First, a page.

There are a lot of people who worry about partnering with friends when launching a new startup. The usual worry is that if things go bad, the friendship goes down the drain. There have been many instances of this happening, but can the experience of a few startup founders be generalized into a rule? There is also a cultural bias at play here. Borrowing money from friends or getting into deals is usually considered a grey area, and often advised against. So does it make sense to get into a partnership with your close friends to do a startup?
There are some obvious issues with starting up with friends. You are usually friends with people that are similar to you. You either went to school/college together, you probably think alike and have similar value systems. While these characteristics make for good friendships, it can induce dangerous “group think” in your startup. Unless there is active disagreement and creative conflict, you may miss out on a lot of good ideas. Also, if there is no previous professional relationship between you and your co-founders, you may find yourself in unfamiliar territory of disagreeing with the person for the first time, and you may not be equipped to handle the disagreements and conflicts.
The value of diversity in a workplace has been well established. Companies that have founders from diverse backgrounds do better than competitors. This is not surprising, since for success, two things need to happen: (1) Lots of diverse ideas need to be generated and (2) Ideas need to compete on merit – Where the bad ones die and the good ones are implemented. If all of your co-founders think alike, neither will there be a diversity of ideas, nor will bad ideas get rejected, because you’re too worried about your friendship to point out a stupid idea.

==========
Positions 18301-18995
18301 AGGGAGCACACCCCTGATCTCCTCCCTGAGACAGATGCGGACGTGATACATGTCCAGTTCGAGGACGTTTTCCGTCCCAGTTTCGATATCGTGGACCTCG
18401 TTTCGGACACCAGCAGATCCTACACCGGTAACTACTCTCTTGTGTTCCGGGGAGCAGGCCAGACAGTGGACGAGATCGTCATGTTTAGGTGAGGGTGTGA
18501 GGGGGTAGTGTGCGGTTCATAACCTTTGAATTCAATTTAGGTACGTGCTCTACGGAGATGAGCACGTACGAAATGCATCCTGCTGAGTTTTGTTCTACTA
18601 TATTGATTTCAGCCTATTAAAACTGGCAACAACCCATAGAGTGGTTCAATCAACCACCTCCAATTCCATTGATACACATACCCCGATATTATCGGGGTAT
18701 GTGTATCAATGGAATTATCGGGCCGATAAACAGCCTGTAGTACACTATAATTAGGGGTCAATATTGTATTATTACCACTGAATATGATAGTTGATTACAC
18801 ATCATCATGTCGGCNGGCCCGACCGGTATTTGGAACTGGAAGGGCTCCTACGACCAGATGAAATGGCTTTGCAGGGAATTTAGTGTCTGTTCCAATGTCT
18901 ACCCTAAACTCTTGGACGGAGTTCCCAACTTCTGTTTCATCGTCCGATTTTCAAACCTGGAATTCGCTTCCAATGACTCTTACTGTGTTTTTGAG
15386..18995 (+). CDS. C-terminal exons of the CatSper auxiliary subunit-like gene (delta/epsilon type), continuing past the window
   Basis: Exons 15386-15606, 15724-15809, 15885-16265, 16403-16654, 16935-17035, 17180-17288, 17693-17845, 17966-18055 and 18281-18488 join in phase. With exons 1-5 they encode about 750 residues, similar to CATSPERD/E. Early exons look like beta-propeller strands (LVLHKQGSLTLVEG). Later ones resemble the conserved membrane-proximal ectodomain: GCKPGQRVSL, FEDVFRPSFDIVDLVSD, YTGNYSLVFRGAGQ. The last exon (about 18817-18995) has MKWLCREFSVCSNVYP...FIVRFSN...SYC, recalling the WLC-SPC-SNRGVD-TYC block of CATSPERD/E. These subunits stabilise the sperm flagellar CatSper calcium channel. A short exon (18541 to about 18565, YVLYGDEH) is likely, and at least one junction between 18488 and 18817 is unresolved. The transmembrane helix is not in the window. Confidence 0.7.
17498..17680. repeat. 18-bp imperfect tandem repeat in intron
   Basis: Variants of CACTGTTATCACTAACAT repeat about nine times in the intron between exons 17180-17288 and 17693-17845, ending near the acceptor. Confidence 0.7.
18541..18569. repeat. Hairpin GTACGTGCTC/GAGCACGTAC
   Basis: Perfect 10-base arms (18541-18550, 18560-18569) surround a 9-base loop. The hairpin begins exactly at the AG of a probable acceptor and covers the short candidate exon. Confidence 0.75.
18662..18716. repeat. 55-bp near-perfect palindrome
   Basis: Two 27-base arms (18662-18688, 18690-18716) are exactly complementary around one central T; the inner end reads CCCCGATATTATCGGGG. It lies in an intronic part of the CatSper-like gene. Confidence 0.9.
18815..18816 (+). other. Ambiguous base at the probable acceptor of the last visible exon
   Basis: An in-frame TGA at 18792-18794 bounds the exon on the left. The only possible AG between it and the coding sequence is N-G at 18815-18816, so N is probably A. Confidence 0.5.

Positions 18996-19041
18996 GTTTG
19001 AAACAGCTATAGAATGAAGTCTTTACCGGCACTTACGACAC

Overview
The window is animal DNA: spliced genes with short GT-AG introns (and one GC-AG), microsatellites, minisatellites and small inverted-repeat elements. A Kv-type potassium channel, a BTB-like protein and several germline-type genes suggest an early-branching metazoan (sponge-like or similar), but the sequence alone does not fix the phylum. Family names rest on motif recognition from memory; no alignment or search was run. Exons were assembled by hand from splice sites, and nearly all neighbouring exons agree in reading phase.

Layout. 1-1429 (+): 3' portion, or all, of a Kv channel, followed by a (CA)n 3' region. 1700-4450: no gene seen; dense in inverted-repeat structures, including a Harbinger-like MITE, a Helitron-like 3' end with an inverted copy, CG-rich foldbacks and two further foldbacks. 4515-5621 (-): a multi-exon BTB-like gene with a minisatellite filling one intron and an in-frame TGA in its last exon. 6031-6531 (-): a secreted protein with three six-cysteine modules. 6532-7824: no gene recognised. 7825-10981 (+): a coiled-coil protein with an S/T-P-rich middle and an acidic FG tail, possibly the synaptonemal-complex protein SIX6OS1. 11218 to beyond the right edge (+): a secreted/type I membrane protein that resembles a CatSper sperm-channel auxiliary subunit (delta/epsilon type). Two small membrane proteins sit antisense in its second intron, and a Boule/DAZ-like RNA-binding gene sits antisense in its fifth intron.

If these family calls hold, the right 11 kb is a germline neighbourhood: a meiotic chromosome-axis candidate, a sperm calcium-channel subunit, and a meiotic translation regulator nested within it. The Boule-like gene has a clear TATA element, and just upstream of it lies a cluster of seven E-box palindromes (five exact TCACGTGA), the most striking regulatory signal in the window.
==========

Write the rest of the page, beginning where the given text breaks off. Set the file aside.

On the other hand, though, having co-founders you know and have a personal relationship with can make decision making faster and easier. Paul Graham believes that co-founders should have known each other for at least a year, and have worked together before at least as students on projects. Several successful companies have co-founders that were room-mates in college, and have gone on to build successful companies. But in every case, you’ll find that they went out of their way to hire people from backgrounds different from their own to actively bring diversity into their companies.
The big question, though, is how will you handle it when things go wrong. If your co-founders are previous friends, you may find it hard to recover from a decision that you cannot agree over. You may also find yourself in a growth trap, where none of your ideas seem to be working, while your competitors are taking off! On the other hand, if you have a purely professional relationship with your co-founders, you may find it easier to disagree and still continue to function. It may also be easier to break off a relationship when things don’t seem to be working.
At the end of the day, there is no one formula for success. Do you have any experience with this? What advice would you give entrepreneurs just starting off – Should they do a startup with friends?